Having gone through fifty odd tests and looked at the scores, there were quite a few surprises in there.  Students who are attentive and hard working in the classroom who scored very poorly and of course the opposite – students who do the bare minimum and who mess around and who lack focus and who confound expectations by doing well.

So what does that tell us?

Mostly it tells me that labelling students as “good” or “bad” is not a particularly helpful activity and in fact I know this already and have written about it before in “The Myth of the Good Student“.

It also tells me that behaviour does not equal learning and just because something looks like learning, doesn’t mean it is learning.  I remember a student who, at a previous parent teacher conference had been exhorted to try harder, started sitting up and writing stuff down more during lessons and doing the coursebook exercises promptly and with reasonable efficiency.  Upon slightly closer monitoring however, it turned out that he was literally just moving his pencil over the page in random squiggly lines and then putting it down and saying “finished” when there were enough other students doing the same to hide in amongst.  I’m not sure what he thought it would achieve, but it is probably a tactic that works in other contexts, where there are thirty odd students in the class and the teacher doesn’t get beyond the first row very often.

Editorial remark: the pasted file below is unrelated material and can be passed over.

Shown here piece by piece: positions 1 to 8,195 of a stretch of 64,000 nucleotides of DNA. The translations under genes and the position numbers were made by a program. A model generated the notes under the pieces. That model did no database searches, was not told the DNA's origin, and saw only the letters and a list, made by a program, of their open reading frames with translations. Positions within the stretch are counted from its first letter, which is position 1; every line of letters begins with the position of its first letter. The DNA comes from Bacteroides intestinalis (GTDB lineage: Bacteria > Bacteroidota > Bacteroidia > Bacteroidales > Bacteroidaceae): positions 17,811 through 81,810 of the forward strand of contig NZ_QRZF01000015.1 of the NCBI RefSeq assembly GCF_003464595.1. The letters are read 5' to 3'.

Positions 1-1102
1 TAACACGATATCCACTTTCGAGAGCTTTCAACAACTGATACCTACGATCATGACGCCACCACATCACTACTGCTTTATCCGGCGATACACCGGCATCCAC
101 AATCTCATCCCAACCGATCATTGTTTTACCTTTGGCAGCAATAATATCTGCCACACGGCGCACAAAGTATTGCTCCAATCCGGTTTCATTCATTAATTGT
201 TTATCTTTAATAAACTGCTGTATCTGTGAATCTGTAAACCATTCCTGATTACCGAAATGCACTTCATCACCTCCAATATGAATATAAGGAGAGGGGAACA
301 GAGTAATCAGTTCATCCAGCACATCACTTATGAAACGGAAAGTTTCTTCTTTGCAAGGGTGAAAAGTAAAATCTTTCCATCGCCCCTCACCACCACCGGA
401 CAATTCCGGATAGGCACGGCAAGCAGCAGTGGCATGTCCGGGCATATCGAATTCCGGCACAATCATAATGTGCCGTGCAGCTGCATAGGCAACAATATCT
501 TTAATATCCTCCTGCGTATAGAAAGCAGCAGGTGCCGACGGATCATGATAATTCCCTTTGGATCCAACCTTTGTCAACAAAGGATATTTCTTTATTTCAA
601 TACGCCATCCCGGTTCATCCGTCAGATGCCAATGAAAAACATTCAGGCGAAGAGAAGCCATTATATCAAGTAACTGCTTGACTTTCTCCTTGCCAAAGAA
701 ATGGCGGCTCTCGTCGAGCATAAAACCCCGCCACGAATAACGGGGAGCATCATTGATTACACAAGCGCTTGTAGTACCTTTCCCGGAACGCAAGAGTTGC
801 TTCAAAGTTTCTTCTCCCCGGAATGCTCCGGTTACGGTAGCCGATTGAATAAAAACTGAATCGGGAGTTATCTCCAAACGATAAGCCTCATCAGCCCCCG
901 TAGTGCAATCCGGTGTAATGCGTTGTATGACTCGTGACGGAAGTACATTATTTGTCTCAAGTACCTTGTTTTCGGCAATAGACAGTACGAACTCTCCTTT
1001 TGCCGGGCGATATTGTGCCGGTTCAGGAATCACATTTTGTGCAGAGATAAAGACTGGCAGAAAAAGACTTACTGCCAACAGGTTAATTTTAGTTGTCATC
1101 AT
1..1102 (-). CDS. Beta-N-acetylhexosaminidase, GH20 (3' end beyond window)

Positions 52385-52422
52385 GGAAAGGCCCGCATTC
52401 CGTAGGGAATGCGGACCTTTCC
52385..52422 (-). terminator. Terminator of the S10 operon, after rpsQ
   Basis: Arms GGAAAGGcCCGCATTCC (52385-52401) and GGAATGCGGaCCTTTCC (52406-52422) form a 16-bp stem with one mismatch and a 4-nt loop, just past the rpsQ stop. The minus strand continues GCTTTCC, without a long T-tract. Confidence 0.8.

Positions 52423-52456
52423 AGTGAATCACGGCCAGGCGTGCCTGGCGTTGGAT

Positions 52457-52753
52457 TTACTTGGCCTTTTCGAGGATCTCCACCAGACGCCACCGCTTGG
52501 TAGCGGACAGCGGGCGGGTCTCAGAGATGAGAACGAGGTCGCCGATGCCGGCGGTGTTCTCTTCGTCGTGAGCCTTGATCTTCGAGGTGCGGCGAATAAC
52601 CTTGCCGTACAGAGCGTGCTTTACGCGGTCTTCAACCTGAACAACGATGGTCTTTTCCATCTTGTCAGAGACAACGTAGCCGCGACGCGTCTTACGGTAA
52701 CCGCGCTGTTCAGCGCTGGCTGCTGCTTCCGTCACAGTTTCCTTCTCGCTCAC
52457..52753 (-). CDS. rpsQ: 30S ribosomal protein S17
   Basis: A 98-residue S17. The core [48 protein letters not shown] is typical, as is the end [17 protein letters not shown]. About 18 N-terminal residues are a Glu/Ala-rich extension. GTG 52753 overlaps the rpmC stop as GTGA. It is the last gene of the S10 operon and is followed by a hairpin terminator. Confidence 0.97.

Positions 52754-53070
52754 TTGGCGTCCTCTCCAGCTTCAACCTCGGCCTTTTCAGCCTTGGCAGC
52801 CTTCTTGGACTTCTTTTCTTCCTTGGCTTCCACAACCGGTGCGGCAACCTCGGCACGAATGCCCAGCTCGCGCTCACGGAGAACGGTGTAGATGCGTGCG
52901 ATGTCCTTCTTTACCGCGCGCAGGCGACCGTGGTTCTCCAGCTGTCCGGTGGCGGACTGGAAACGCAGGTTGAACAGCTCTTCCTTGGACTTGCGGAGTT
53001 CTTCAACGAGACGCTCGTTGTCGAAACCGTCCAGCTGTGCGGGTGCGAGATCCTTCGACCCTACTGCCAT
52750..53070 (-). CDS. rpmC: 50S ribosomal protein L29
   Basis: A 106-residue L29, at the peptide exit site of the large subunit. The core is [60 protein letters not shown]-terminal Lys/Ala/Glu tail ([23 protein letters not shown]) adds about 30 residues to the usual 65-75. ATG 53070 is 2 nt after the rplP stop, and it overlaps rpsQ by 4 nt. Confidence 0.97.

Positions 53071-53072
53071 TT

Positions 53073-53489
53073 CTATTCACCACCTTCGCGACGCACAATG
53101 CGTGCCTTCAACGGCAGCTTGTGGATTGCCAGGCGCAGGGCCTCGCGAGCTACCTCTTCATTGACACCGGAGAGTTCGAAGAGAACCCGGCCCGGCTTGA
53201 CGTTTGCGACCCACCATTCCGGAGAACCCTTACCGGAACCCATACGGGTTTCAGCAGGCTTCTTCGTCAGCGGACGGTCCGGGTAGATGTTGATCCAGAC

There is a part of me though that believes effort, when it is made, should be rewarded.  When I see the “good students” who proactively write things down and try to do the activities and exercises properly and who try to practice the language, and who give every appearance of being bright, keen and engaged – when I see them fail or score poorly it gets to me.  I want them to feel like the time and hard work they put in was FOR something.